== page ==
Drivers rush to save unconscious baby on Miami freeway - WKRN News 2

Drivers rush to save unconscious baby on Miami freeway

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Pamela Rauseo, 37, giving her nephew CPR while Lucila Godoy, 34, stops to help. Pamela Rauseo, 37, giving her nephew CPR while Lucila Godoy, 34, stops to help.
Officer Bastidas comes to Rauseo's aid to perform CPR. Officer Bastidas comes to Rauseo's aid to perform CPR.
Lt. Alvaro Tonanez helps rescue the 5-month-old infant. Lt. Alvaro Tonanez helps rescue the 5-month-old infant.
Miami Fire Rescue takes the finally-breathing infant to a nearby hospital. Miami Fire Rescue takes the finally-breathing infant to a nearby hospital.
MIAMI, Fla. -

It was a sight that shocked motorists driving down a busy expressway in Miami Thursday afternoon—other drivers attempting to rescue a baby who wasn't breathing.

The Miami Herald reports traffic came to a complete standstill on State Road 836 around 2:30 p.m. after a woman stopped her car, got out and screamed for help while holding an infant that was turning blue.

Pamela Rauseo, 37, screamed for help for her five-month-old nephew who was born prematurely and had respiratory issues.

Rauseo was in a panic.

"My sister had trusted me with him," she told reporters.

Drivers immediately stopped to help Rauseo.  Lucila Godoy, 34, left her 3-year-old son inside her vehicle to help revive the unconscious infant, aiding Rauseo in performing CPR.

Al Diaz, a photographer for the Miami Herald, stopped right behind Rauseo and ran through lanes of traffic to get more help from a nearby police officer.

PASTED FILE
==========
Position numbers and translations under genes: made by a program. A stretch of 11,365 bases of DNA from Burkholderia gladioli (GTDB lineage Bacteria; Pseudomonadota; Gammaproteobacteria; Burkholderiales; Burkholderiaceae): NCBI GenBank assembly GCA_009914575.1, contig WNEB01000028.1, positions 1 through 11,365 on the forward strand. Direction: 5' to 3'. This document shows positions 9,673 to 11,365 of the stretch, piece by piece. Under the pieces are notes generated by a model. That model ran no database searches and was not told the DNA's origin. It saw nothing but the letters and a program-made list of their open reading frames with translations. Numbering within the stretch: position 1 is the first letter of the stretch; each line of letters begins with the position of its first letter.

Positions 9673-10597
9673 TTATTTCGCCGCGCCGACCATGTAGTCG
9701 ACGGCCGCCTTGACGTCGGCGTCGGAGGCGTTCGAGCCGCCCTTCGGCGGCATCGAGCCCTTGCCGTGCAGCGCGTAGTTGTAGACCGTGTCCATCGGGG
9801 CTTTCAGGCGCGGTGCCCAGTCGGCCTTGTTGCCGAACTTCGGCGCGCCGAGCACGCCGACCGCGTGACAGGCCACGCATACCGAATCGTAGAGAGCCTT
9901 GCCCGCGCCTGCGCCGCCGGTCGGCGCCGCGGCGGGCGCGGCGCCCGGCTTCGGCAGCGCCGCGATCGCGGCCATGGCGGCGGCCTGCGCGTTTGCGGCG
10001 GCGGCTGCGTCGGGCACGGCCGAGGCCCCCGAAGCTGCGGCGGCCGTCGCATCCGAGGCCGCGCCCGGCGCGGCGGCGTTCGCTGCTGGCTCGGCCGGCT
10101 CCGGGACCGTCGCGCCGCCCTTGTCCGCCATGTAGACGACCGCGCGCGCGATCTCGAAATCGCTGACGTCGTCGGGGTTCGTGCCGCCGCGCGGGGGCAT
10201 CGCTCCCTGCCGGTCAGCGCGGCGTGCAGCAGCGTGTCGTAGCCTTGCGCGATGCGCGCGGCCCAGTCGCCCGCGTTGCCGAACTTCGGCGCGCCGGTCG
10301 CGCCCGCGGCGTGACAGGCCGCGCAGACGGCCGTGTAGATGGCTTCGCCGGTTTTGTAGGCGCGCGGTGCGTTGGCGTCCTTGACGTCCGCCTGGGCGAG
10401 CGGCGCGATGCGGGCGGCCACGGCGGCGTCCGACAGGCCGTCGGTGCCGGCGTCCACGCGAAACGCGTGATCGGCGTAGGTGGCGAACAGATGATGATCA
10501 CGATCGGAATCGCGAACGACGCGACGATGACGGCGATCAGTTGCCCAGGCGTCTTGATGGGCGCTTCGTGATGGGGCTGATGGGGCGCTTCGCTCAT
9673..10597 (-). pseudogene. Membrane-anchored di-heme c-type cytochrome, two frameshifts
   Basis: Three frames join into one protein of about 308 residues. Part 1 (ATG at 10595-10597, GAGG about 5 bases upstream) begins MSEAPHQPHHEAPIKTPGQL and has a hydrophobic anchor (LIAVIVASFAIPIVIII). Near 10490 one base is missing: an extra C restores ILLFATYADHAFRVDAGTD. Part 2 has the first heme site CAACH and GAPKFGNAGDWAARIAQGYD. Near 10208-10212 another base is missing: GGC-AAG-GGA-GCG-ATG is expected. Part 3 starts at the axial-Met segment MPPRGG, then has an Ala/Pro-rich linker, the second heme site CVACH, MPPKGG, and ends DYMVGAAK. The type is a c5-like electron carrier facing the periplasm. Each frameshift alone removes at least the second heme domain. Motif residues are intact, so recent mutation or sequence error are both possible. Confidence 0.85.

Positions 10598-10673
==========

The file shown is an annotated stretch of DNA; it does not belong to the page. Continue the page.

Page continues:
"I heard screaming, screaming that the baby can't breathe," Diaz recalled.

Officer Amaurius Bastidas ran to the scene and took over CPR for Godoy, performing chest pumps while Rauseo breathed into the baby's mouth.

"I lifted him up in the air, moved him up and down," Bastidas explained. "He started breathing and crying."

Soon after, though, the five-month-old stopped breathing again.

Rauseo, Godoy and Bastidas frantically started CPR for the second time, according to the newspaper.

The little boy finally began breathing again, but barely.

At that time, more help had arrived.  Two men, Capt. Anthony Trim and Lt. Alvaro Tonanez, both with Miami-Dade Fire Rescue's hazardous material unit, jumped out of their separate cars while stopped in traffic.
 
They had just left a meeting and heard the emergency call over the radio.

"The aunt gave him the baby," Trim said of Tonanez. "He did a quick check and made sure the baby's airway was open."

Miami Fire Rescue arrived mere moments later and rushed the infant to the a nearby hospital, where a hospital spokeswoman said he was listed in stable condition Thursday evening.

*The Miami Herald contributed to this report.

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